“Dr. Wes' course is fiercely interdisciplinary and quintessentially American. It's the American Studies course we all need to take—to remember where we come from, and most importantly, where we are going as a democratic nation. I encourage all youngsters to take part in this magnificent course.”
“Dr. Wes is doing important work in and through The Jazz & Democracy Project. The curriculum inspires all students—musicians and non-musicians alike—to view jazz as more than a genre, but as a model for social inter-connectivity that will take us collectively to higher ground. Through the program he hires musicians to play in classrooms, supporting his local jazz community, and placing the music within reach of the next generation. Wherever he goes—locally, nationally, internationally—Dr. Wes and J&D are an asset to the global jazz community."
"When I came to class I expected a lecture on the study of jazz. But when we experienced hands-on movement, watched videos, learned the basic Blues, and heard what it meant to be a musician, it felt as real as I thought I could ever be to jazz."
“Students come away with real experiences about how they personally affect other people and work as teams. Additionally, J&D provides an essential and often overlooked window into the inner-workings of America’s native art form that speaks to such important building blocks of our society: collectivity, freedom, structure, expression, improvisation.”
“Dr. Wes is second to none…. What is most obvious and endearing to me about what he brings to children is his caring about them and learning. J&D for Dr. Wes seems not just a name, but a way of walking, talking, and teaching…. He has carefully constructed a web between what happens in the world of music and history, and made it palatable and relevant for children.”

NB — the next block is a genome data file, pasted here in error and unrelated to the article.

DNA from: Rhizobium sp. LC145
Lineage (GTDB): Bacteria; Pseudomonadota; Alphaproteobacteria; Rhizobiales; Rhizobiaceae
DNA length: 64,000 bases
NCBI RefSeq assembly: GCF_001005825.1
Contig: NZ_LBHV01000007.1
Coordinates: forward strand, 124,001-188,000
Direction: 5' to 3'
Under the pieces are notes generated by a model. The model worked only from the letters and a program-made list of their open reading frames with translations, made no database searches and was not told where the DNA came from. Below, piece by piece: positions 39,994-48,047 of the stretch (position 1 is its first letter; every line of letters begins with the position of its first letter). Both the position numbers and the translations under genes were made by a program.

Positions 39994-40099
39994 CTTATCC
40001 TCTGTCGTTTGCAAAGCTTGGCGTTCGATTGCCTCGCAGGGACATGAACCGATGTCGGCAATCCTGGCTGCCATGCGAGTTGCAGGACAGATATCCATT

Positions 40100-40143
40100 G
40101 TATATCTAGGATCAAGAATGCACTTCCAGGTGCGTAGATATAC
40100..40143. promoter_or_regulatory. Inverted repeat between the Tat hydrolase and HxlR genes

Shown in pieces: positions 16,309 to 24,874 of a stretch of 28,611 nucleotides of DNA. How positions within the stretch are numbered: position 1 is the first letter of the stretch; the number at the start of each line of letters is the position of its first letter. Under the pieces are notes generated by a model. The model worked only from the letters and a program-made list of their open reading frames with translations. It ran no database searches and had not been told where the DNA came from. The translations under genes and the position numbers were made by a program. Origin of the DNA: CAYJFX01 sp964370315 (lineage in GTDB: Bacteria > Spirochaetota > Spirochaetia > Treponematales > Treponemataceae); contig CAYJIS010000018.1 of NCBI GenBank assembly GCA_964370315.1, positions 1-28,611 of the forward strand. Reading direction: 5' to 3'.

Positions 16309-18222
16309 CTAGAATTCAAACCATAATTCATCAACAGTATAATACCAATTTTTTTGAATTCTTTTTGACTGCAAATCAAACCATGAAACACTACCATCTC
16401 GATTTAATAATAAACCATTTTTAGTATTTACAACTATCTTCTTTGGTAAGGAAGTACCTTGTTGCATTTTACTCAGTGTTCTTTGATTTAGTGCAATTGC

“I truly believe that J&D has provided a platform on which students will be able to build a more in-depth understanding about democracy and American government in the future. I think the most important aspect of J&D is that it opens up students to avenues of inquiry that are not usually explored in depth at the elementary and secondary level. They are encouraged not merely to learn that Jazz was born in early 20th century America and has x-number of subgenres. They are thrown into experiencing the difficulties and the rewards of working together to make music spontaneously, which gives them a richer understanding of the music. They have similar experiences with concepts of Democracy both in and out of music settings. They learn the difficulties of working in a group with equally powerful players, including the difficulties of consensus building and the frustration of having one player flout group-determined laws. They also learn the importance of listening to one another…to prevent chaos and stagnation.”